Our View: Open Up, AIPAC
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Our View: Open Up, AIPAC

The pro-Israel action committee and its supporters would be better off if the media had more access.

AIPAC talked about freedom of the press at its Policy Conference.
AIPAC talked about freedom of the press at its Policy Conference.

The AIPAC Policy Conference is likely the largest gathering of Jews in the United States each year. Hundreds of Atlantans (Jewish and non-Jewish) make the March pilgrimage to Washington with 18,000 or so others who want AIPAC to succeed in protecting the special relationship between the United States and Israel and preventing Israel from becoming a partisan issue.

While the political superstars — this year including Prime Minister Benjamin Netanyahu, Vice President Mike Pence, U.S. Ambassador to the United Nations Nikki Haley, and Guatemalan President Jimmy Morales, whose nation is following the U.S. lead in moving its embassy to Jerusalem this spring — produce headlines and have videos of their speeches posted online, the bulk of the activity at the AIPAC conference is shrouded in mystery.

That’s because the breakout sessions, where people dig into the nitty-gritty of issues related to Israel with people at the grass roots, are almost uniformly closed to the media. It’s an approach that reflects AIPAC’s quiet but consistent anti-press posture, which is bad for us in the media, bad for those who care about Israel, and bad for AIPAC itself.

AIPAC talked about freedom of the press without the press.

The perfect image of AIPAC’s wrongheaded attitude emerged Sunday, March 4, the first day of the Washington conference. Outside a session titled “Free Speech and Freedom of the Press in Israel” was this sign: “THIS SESSION IS OFF THE RECORD AND CLOSED TO THE PRESS.”

Let that sink in: The press was banned from a discussion about freedom of the press.

This problem is not limited to AIPAC’s national gathering. AIPAC recently held its annual Atlanta community event at Mercedes-Benz Stadium with Pulitzer Prize-winning columnist Bret Stephens of The New York Times speaking. But you didn’t see any coverage in the AJT because everything AIPAC does locally is off the record.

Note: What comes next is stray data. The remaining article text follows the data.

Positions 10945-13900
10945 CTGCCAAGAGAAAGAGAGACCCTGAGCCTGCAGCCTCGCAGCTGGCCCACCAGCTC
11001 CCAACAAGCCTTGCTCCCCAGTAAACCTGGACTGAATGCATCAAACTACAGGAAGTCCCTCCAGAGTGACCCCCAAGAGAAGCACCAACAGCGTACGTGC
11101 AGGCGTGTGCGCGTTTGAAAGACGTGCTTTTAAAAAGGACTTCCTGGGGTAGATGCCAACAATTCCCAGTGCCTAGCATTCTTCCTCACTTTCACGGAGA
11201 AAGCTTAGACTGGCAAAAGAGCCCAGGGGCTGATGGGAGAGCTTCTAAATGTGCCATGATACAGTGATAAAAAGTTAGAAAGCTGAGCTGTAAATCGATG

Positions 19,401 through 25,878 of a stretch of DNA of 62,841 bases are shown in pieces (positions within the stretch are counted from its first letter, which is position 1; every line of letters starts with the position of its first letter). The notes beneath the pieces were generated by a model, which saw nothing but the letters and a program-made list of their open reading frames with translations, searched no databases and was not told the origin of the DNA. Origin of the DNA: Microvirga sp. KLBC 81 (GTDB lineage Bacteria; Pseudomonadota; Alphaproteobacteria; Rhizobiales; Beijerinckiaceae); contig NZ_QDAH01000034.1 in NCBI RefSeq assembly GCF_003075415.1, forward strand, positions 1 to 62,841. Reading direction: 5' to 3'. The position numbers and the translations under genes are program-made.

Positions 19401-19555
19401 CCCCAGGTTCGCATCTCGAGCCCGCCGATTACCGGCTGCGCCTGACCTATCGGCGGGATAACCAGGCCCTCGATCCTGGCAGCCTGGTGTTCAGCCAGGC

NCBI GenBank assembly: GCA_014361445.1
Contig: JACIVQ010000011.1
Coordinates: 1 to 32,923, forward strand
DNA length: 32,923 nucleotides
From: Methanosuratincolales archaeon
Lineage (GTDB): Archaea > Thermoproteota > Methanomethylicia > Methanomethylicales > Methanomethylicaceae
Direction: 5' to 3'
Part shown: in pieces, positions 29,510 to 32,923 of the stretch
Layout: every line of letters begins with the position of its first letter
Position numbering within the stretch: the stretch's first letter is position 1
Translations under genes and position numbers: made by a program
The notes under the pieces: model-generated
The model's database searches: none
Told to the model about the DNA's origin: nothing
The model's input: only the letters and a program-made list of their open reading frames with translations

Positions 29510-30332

It’s particularly aggravating when the speaker is a fellow member of the press, such as Stephens or Charles Krauthammer a few years ago, because they aren’t asking to have doors slammed in reporters’ faces.

It’s so hard to get an on-the-record comment from AIPAC — and only from the national office — that we’ve stopped trying. But our online partners at the New York Jewish Week have maintained a dialogue with AIPAC about opening the doors, and the only explanation they’ve received is that the lobbying group doesn’t want a media presence to deter people from speaking their minds.

In an age of texting and tweeting, no one speaking to a crowd, with or without the press in the room, should expect anything to remain a secret, and we doubt many people do. We suspect AIPAC just likes to maintain a sense of mystery that brings an aura of power and perhaps increases people’s desire to pay to see what’s inside.

Regardless of the reason, shutting out the media is bad policy. AIPAC misses out on free publicity from its events, and it blocks the access that could lead to better understanding and more sympathetic coverage.

If you wonder why J Street gets more media attention than its numbers warrant, it’s because AIPAC’s left-leaning rival welcomes media to its events and actually talks to us. If you’re active in AIPAC, we urge you to push back against this counterproductive policy toward the press.

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